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Carlow County - Ireland Genealogical Projects (IGP TM)


Jim Fitzpatrick

Bagenalstown



'Of All the Men I've Ever Loved'

Jim Fitzpatrick
 
Jim with the Irish Volunteers fighting for Michael Collins during the Irish Civil War of 1922.

A man’s voice on the radio was crooning about all the girls he’d loved before. It triggered me to think of all the men who were important in my life. There were 12 in all, in the four countries in which I have lived. Seven were Irish, two French, one Canadian, and two Americans. Of all the men I loved before, memories of Jim Fitzpatrick, an Irishman, still remain above the rest.

He fought in the trenches in Belgium and France in World War One, and fought man-to-man again during Ireland’s civil war in 1922. He worked as the foreman in the goods’ department of the Railway, in the Bagenalstown Station, between Waterford and Dublin. Every day, I’d swing on the green iron gate, watching to see the cap of his navy uniform come bobbing along the hedge, and I’d run to meet him. His huge hand would swallow mine, and I’d have to gallop beside him to keep up. A tall, jovial man, bushy eyebrows arched above his dancing blue eyes, and he was always enveloped in a lovely sweet smell of tobacco. His favorite spot was sitting under the lilac tree, smoking his pipe, reading the sports’ page, and watching me play.

He was married to my grandmother’s sister, Aunt Christina, who was an invalid in a wheelchair. My mother had left my father, who had a drinking problem and was abusive. The day I was dressed to be sent to the orphanage, Jim picked me up off the floor and said, “We’ll take her, won’t we Christina. We’ll give her a home.” And she answered, “Yes, we will, we’ll manage somehow.” They couldn’t bear for me to grow up in an institution. Without any legal transactions, I became Vonnie Fitzpatrick, and he became my Daddy Jim. He was 50 years old, and I was two, the only child in the house. A bundle of energy. As I grew, I heard people say, I was a handful. Wild as a March hare. Daddy Jim would smile and say, “Ah sure, she’s only a child. She brings a bit of life into the house. She’s a character alright! She’s growing up grand.”

He taught me how to plant flowers, grow vegetables, and dig potatoes for our dinner. When our ducks Daisy and Doreen laid eggs, we’d search for them, aqua and exquisite, and bring them home in his cap. He did all the cooking, and on Sundays, he made scones, and I pressed them into circles with my little Bo Peep cup. They were so light and airy, people raved about them. When it lashed rain, he’d take me to school on the bar of his bike, the two of us wrapped in his big black rain coat. He’d help me with my sums at night, while polishing my shoes. And, I’ll never, ever, forget the day he brought me home the collie pup in his overcoat pocket.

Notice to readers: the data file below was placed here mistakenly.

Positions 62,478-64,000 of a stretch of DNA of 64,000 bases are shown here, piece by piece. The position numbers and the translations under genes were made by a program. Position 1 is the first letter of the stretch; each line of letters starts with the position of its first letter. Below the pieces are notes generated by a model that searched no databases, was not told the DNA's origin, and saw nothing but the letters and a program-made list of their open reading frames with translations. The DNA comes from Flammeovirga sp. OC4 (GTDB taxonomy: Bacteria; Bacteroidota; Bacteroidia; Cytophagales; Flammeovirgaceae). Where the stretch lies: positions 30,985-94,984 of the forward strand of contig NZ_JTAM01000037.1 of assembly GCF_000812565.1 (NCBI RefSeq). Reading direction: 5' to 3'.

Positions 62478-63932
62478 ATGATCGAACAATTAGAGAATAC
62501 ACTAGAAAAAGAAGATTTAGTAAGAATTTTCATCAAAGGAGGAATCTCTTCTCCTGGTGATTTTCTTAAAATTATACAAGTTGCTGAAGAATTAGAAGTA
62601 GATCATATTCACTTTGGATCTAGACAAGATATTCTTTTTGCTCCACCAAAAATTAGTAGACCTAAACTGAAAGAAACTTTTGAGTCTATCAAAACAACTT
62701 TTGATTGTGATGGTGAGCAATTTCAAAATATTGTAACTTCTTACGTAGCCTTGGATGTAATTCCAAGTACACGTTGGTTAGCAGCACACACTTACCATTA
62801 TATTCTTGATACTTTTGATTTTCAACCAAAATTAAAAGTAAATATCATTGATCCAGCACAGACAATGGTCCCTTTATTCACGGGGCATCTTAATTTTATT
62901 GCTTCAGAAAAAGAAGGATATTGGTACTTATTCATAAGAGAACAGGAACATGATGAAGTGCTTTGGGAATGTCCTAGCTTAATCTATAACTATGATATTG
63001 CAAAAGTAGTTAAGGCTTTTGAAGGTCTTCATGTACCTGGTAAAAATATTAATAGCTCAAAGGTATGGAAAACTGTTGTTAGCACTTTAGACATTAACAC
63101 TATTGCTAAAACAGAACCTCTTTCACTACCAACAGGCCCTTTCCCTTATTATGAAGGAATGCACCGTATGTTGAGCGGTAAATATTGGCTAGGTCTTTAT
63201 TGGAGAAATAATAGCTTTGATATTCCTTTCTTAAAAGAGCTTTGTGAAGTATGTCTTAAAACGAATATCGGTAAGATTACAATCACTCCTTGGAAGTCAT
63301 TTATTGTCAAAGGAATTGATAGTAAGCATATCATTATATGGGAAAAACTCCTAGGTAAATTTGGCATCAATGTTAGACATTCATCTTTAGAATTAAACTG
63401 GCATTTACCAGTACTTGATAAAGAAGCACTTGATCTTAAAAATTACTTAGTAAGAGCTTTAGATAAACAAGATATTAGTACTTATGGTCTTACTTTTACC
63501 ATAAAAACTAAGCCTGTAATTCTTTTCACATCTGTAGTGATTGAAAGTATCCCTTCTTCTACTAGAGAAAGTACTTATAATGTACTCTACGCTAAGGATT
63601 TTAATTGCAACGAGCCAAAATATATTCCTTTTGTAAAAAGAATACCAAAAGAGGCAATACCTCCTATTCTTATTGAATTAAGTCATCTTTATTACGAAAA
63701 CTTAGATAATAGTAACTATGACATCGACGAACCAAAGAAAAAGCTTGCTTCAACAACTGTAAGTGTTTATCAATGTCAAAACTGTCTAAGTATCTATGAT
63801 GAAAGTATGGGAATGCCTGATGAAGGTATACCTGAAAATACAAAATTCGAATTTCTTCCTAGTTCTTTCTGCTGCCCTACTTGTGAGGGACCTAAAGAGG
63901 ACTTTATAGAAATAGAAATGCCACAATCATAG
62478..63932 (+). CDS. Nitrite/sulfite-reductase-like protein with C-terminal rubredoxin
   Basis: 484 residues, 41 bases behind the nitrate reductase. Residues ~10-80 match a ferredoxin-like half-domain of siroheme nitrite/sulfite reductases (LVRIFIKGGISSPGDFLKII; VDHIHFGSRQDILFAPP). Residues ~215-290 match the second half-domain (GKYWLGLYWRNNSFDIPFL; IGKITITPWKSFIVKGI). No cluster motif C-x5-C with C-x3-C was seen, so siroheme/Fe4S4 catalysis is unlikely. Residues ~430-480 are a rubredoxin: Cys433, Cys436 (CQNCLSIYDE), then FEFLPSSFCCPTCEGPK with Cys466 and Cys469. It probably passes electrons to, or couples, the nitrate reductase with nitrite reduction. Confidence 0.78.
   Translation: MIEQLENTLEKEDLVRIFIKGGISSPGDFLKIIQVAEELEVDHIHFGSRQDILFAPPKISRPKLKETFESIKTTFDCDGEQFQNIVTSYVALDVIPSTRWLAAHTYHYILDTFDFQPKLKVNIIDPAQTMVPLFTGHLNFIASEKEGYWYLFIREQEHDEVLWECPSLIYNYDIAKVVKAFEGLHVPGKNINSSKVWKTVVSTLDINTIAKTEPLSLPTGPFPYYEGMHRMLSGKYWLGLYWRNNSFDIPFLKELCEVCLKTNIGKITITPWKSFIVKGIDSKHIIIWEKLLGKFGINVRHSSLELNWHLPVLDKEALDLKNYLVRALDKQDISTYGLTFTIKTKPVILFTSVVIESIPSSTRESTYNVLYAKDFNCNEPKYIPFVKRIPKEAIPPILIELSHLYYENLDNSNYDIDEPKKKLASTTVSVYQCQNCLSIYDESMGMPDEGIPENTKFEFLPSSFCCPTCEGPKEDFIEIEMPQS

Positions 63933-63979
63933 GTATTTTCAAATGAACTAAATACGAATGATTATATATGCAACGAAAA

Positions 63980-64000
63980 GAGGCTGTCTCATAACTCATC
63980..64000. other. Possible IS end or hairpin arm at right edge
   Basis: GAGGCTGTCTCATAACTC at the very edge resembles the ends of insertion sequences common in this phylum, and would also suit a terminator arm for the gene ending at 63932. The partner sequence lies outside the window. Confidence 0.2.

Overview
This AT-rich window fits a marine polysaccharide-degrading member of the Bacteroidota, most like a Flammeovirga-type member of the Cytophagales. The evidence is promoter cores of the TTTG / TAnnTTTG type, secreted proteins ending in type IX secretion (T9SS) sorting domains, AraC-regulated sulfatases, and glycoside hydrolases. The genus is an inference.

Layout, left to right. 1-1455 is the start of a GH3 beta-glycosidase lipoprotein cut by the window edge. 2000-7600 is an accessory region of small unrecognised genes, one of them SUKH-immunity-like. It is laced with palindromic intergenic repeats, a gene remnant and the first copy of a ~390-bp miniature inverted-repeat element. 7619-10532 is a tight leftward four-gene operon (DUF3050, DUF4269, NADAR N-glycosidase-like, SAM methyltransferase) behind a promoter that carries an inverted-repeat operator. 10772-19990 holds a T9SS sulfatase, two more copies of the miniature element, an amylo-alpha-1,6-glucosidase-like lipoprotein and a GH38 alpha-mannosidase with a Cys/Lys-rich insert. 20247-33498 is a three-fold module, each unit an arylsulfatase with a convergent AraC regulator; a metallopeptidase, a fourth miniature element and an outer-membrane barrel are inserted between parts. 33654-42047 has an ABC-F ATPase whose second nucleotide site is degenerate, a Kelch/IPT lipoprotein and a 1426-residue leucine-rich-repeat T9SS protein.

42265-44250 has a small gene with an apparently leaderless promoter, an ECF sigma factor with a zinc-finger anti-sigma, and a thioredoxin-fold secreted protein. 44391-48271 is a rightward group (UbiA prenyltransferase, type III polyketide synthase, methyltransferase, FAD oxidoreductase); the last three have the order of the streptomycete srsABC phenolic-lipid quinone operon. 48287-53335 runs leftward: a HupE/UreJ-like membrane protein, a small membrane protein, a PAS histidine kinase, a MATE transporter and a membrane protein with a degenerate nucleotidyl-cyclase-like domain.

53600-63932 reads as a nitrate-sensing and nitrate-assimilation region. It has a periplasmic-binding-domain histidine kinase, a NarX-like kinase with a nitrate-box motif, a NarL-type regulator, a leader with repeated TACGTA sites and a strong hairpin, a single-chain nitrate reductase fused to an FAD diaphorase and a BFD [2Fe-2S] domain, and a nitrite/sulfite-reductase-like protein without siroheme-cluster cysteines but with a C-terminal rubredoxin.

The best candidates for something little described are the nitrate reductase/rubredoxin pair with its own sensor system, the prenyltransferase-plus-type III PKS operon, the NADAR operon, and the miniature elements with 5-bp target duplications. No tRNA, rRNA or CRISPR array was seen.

I still have the love post cards he sent to Aunt Christina from the trenches of France and Belgium during World War One. I have their wedding photograph, the gold cufflinks he wore on their wedding day, his birth certificate, and two photographs of him in the Irish rebels’ uniform. The photographs are in a prominent place on my mantelpiece.

Most of all, I’ve endless memories of how his face would get soft, and his eyebrows would shoot up. He’d bend down to look in my eyes and say, “Well, what have ya been up ta taday? Who’s goin’ ta come rappin’ at the door tellin’ me stories?” the years when I really was a handful.

He was the only Dad I ever knew. It was lovely to feel I could do no wrong; and to have been adored. It’s been 48 years since he died. Of all the men I’ve loved before, he’s the one who’s memory truly lasted. And, when I make scones, they’re so light and airy, people always want "his" recipe.

Daddy Jim died of cancer in 1957, two months before my seventeenth birthday. Before I’d a chance to thank him for all he did for me. Before he knew that I turned out grand, just as he expected.

*This essay was previously published in the Celtic Heritage Magazine, NS, Canada, and The Buffalo News.


Published here by kind permission of Veronica Breen Hogle
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